- PhD in English; certificate in Women's Studies, Emory University, 2007
- Masters of Arts in Teaching, Emory University, 2001
- Bachelor of Arts with Honors in English, Davidson College, 1999
Teaching Interests and Philosophies
I teach Shakespeare and early modern literature, women's and gender studies, medieval literature, and disability studies.
My classroom practices are guided by the following notions:
- Learning is not about grades; teaching is about cultivating a love of knowledge for its own sake.
- Learning is not about confirmation and comfort; teaching is about encouraging diversity of thought and understanding.
- Learning is not about a solitary encounter with texts and information; teaching is about cooperation, connection, and conversation with the people and materials that bring knowledge to life.
- Learning is not about the passive absorption of facts and figures; teaching is about modeling an active process of rigorous, critical inquiry.
- Learning is not about uniformity; teaching is about realizing and embracing different ways of knowing.
- Learning is not all about the short-term; teaching is about constant reflection, development, and redefinition.
- Learning is not about facts that have no place in the world; teaching is about relating critical thinking to everyday life and work.
Currently, I am focused on two major research projects: a scholarly monograph entitled Passionate Playgoing in Early Modern England and a collected edition of essays entitled Disabling the Renaissance: Recovering Early Modern Disability.
The first project, Passionate Playgoing in Early Modern England, investigates the affective force of spectatorship in early modern theater. Taking as one of its guiding principles the early modern belief in "affective contagion," a salient but seldom noted strain in Renaissance discourses of feeling, the book rethinks early modern theatergoing -- what it felt like to be part of performances in English theater -- as an intensely corporeal, highly emotive activity characterized by risky, even outright dangerous, bodily transformation. More radically, Passionate Playgoing contends that transformation happened not just to spectators but to the plays themselves; early modern drama relied for its emotive force on the playgoers in which it conjured affectivity, and in that reliance was enmeshed in theatrical transactions in which spectators had the power to augment, deny, and alter its affective force. Drama not only depended for its effect on the emotionality of audience members, that is, but was reciprocally reshaped and mutually constituted by those affected -- and affecting -- playgoers. Through an examination of this affective reciprocity between world and stage, Passionate Playgoing posits a new model of Renaissance subjectivity in which plays not only influenced individuals' emotions but those same emotions influenced dramatic performance.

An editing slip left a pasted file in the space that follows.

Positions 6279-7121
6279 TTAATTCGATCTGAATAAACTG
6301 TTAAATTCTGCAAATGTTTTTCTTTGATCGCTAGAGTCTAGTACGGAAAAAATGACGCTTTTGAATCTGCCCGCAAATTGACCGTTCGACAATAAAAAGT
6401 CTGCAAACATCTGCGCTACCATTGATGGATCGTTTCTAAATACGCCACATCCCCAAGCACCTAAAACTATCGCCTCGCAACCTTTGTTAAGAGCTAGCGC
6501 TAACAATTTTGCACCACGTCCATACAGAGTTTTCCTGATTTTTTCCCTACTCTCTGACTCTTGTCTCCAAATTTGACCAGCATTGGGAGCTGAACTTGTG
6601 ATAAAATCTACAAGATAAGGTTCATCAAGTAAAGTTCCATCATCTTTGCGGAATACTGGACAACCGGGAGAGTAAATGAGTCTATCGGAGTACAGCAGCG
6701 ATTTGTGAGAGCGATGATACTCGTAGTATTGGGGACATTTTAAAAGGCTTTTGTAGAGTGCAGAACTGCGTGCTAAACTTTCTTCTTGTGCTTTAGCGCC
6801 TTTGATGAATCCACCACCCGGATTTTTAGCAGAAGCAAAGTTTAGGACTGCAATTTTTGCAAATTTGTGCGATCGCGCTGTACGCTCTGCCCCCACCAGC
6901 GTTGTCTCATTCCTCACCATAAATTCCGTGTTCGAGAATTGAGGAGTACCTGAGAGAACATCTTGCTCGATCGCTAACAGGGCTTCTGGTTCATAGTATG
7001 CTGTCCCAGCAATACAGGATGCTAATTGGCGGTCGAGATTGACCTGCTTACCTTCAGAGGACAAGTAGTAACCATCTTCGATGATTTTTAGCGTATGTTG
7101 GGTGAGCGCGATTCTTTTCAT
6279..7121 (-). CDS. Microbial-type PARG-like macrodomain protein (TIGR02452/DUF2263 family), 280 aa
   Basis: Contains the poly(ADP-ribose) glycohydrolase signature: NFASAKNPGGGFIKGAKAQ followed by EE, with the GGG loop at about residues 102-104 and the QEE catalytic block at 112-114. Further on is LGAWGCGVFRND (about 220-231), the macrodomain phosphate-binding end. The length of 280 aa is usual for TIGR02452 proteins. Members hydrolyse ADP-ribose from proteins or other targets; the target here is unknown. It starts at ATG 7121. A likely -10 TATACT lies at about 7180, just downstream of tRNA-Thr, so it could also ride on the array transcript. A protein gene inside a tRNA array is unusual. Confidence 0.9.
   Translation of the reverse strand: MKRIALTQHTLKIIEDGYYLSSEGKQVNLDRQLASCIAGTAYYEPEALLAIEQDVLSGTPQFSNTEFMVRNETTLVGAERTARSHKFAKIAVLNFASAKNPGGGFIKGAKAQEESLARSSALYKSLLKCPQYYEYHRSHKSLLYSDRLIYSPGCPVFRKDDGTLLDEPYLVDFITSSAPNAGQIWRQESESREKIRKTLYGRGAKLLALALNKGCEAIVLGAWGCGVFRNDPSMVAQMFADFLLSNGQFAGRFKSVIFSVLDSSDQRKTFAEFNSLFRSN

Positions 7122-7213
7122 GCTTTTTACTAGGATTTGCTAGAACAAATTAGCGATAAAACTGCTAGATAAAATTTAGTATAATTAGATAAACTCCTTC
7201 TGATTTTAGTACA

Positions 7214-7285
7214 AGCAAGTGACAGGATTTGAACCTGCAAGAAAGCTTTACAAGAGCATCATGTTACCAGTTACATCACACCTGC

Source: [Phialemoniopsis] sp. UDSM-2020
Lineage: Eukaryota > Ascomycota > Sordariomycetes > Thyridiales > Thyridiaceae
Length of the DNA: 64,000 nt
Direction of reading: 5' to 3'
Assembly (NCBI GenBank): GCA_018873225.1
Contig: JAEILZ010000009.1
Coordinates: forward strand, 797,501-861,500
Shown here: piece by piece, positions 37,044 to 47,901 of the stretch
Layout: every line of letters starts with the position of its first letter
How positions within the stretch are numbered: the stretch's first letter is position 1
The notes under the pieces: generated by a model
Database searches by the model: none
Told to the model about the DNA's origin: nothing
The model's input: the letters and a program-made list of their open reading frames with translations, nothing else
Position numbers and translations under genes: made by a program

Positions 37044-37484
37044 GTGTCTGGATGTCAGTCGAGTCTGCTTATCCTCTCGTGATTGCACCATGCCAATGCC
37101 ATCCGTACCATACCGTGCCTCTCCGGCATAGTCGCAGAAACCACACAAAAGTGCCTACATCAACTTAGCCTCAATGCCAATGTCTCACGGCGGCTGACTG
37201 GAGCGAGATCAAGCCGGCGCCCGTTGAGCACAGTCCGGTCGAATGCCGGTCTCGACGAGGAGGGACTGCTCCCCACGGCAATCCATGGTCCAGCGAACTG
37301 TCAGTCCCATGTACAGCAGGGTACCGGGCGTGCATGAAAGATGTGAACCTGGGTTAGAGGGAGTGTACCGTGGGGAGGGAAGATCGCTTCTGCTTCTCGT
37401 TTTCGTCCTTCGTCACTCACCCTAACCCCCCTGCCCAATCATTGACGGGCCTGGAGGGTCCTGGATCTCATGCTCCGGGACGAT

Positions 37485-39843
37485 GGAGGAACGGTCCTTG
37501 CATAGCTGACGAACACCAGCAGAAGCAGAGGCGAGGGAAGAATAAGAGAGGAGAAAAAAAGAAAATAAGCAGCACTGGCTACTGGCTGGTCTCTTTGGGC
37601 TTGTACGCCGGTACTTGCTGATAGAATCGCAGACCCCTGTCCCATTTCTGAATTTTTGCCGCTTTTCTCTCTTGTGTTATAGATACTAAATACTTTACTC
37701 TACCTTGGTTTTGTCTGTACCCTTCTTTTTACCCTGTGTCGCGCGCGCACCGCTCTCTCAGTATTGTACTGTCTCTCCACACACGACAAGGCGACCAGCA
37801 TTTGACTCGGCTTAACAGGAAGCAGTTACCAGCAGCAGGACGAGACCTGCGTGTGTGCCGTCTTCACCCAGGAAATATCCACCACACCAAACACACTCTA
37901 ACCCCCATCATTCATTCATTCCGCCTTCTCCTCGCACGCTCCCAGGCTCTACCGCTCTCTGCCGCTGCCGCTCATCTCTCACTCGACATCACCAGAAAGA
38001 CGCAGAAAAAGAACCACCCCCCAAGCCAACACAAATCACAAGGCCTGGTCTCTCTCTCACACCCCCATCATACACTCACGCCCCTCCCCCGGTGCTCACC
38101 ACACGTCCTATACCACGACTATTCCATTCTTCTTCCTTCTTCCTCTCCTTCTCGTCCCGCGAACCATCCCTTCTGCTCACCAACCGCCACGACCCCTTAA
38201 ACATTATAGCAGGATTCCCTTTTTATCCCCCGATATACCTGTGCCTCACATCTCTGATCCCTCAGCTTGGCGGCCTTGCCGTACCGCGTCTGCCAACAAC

The second project, Disabling the Renaissance: Recovering Early Modern Disability, is a collected edition of essays co-edited with Professor David H. Wood (Northern Michigan University) forthcoming from Ohio State University Press. The book explores--for the very first time--disability through a focus on early modern representations of non-standard bodies and minds. Our volume calls attention to how examinations of difference in the Renaissance have often overlooked or misidentified disability and presents early modern disability studies as a productive theoretical lens that can reanimate existing scholarly dialogue about early modern subjectivities even as it motivates more politically invested classroom pedagogies. The collection asks: how do early modern investments in the "able" body construct the "disabled" body as its oppositional term? How were disabled persons represented in their respective cultures, both real and fictional? What traditions relating to disability did early modern writers inherit from the various theological, political, medical, and legal injunctions of the classical and medieval periods? Finally, what early modern views on disability inform our contemporary moment?
"Feeling Fear in Macbeth," Shakespearean Sensations, ed. Katharine Craik and Tanya Pollard (forthcoming, Cambridge UP).
"Ethical Staring: Disabling the English Renaissance," Disabling the Renaissance: Recovering Early Modern Disability, ed. Allison Hobgood and David Wood (forthcoming, Ohio State UP).
"Caesar Hath the Falling Sickness: The Legibility of Early Modern Disability in Shakespearean Drama." Disability Studies Quarterly 29:4 (fall 2009): n. pag. Web. http://www.dsq-sds.org/article/view/993/1184
Introduction, "Disabled Shakespeares." Disability Studies Quarterly 29:4 (fall 2009): n. pag. Web. Co-written with David Houston Wood. http://www.dsq-sds.org/article/view/991/1183
"The Bold Trespassing of a 'Proper Romantic Lady': Mary Tighe and a Female, Romantic Aesthetic." European Romantic Review 18:4 (fall 2007): 503-519. Print.
"Twelfth Night's 'Notorious Abuse' of Malvolio: Shame, Humorality, and Early Modern Spectatorship." Shakespeare Bulletin 24:3 (fall 2006): 1-22. Print.
Paradise Lost, Humanities 497, senior seminar on John Milton
Early Modern English Poetry, English 348, advanced course for majors and non-majors
Shakespeare, English 342, advanced course for majors and non-majors
Titillating Terrors in Early Modern Drama, English 319, advanced course for majors and non-majors
Close Reading, English 201, first major course in English
Figuring Faith in British Literature, English 117, writing-centered course primarily for non-majors
Daughters and Fathers in Life and Literature, College Colloquium, introductory course for incoming freshmen http://www.willamette.edu/cla/colloquium/courses/daughters_fathers.php
Feminist Theory, Women's and Gender Studies 353, advanced course for majors http://www.willamette.edu/cla/wgs/expectations/index.php